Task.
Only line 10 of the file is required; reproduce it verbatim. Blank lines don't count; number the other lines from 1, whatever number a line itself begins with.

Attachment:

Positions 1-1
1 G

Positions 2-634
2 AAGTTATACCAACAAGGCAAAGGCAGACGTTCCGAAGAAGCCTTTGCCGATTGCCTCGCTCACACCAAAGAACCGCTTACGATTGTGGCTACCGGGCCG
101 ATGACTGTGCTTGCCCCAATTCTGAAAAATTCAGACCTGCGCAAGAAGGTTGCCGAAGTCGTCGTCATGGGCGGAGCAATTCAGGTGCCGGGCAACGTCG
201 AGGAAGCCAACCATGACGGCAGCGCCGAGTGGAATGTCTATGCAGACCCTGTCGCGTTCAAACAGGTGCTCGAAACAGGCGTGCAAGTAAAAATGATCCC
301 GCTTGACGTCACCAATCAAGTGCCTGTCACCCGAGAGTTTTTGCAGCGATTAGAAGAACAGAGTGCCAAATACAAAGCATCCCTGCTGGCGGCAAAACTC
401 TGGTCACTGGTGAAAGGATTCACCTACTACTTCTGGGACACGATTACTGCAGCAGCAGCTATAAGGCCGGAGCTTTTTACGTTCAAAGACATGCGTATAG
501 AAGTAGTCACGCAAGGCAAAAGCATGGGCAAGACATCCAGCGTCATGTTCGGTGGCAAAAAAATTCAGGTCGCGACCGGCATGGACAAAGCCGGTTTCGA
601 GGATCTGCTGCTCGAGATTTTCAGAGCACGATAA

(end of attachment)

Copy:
601 GGATCTGCTGCTCGAGATTTTCAGAGCACGATAA